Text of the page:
The Origin of the Solar System

Section: The Origin of the Solar System

  1. The Solar System’s formation started approximately 4.6 billion years ago from a massive cloud of gas and dust, known as the Solar Nebula.

  2. This process began with the gravitational collapse of a small part of a giant molecular cloud.

  3. As it collapsed under gravity, the nebula spun and flattened into a disc, called a protoplanetary disc, with a hot, dense central core.

  4. At the centre, where compression and heat were the greatest, the Sun began to form. The Sun started as a protostar, a large ball of gas and dust that becomes hot and dense enough to start nuclear fusion.

  5. Around this central star, dust and gas in the protoplanetary disc began to clump together in a process called accretion. These formed the planetesimals, the building blocks of planets.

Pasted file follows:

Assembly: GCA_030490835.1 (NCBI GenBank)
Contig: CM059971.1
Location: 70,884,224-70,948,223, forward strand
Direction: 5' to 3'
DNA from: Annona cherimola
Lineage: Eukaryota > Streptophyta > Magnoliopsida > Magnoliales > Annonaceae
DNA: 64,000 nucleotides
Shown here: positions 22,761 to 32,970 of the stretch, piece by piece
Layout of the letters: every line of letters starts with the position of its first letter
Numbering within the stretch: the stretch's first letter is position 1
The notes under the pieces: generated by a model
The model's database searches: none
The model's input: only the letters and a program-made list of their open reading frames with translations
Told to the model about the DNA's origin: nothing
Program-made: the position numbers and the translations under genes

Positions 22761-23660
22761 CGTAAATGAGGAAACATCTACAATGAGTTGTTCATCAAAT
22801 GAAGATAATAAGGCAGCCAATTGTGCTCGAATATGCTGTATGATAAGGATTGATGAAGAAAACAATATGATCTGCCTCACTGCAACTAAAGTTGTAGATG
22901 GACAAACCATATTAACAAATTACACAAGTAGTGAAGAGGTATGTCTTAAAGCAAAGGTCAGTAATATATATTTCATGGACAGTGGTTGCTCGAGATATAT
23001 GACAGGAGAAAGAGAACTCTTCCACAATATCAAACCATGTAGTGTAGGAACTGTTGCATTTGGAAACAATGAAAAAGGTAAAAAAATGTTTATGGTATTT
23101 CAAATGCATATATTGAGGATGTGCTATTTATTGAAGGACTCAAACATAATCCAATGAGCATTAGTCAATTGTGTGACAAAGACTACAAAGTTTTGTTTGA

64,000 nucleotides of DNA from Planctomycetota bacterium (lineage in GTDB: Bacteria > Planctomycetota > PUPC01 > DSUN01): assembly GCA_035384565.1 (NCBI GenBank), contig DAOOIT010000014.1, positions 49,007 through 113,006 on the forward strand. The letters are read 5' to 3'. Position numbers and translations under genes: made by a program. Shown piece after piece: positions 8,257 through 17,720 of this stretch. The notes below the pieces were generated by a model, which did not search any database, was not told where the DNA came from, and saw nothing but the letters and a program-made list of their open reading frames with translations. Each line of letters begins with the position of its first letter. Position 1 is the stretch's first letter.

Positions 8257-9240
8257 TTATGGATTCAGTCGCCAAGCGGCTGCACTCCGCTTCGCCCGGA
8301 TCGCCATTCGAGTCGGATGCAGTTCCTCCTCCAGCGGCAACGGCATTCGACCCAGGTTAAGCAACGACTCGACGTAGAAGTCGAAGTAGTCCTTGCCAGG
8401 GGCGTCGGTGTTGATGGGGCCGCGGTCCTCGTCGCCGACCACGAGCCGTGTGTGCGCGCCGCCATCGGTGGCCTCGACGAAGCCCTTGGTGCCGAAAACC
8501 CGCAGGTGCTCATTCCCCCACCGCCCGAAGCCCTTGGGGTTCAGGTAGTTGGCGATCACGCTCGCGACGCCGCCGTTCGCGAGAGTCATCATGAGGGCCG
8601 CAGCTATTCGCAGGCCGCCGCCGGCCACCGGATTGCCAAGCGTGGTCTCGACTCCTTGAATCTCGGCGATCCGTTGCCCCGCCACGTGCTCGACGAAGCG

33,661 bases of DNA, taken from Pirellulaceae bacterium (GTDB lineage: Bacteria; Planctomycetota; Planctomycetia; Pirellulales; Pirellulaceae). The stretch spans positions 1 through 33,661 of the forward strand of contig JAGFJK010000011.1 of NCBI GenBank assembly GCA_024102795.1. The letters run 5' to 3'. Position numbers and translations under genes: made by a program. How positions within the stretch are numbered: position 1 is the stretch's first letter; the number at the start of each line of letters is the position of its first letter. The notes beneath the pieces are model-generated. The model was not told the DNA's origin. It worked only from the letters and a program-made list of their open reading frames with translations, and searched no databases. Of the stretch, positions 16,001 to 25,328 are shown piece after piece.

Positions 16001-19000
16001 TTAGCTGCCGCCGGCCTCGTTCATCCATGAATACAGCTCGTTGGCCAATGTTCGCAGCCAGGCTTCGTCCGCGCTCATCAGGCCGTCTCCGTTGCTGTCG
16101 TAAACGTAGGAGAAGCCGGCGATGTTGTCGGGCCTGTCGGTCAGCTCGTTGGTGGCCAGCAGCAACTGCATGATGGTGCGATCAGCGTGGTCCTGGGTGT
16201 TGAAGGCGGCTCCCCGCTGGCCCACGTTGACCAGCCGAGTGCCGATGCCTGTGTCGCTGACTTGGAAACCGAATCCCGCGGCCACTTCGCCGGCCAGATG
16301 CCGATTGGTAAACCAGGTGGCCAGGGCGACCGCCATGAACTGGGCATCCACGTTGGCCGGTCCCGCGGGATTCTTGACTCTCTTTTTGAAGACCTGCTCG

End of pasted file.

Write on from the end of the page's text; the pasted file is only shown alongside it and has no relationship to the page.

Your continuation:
6. Over millions of years, these planetesimals collided and merged together to form the planets and moons in our solar system.

  7. The inner planets, also known as terrestrial planets, are composed primarily of rocky material. These include Mercury, Venus, Earth, and Mars.

  8. The outer planets, known as the gas giants, are made up mostly of gases, such as hydrogen and helium, and include Jupiter, Saturn, Uranus, and Neptune.

  9. The remaining debris formed smaller objects such as asteroids, comets, and dwarf planets.

In summary, understanding the formation of the Solar System provides key insights into planetary dynamics, the life cycle of stars, and helps scientists examine the potential existence of life beyond Earth.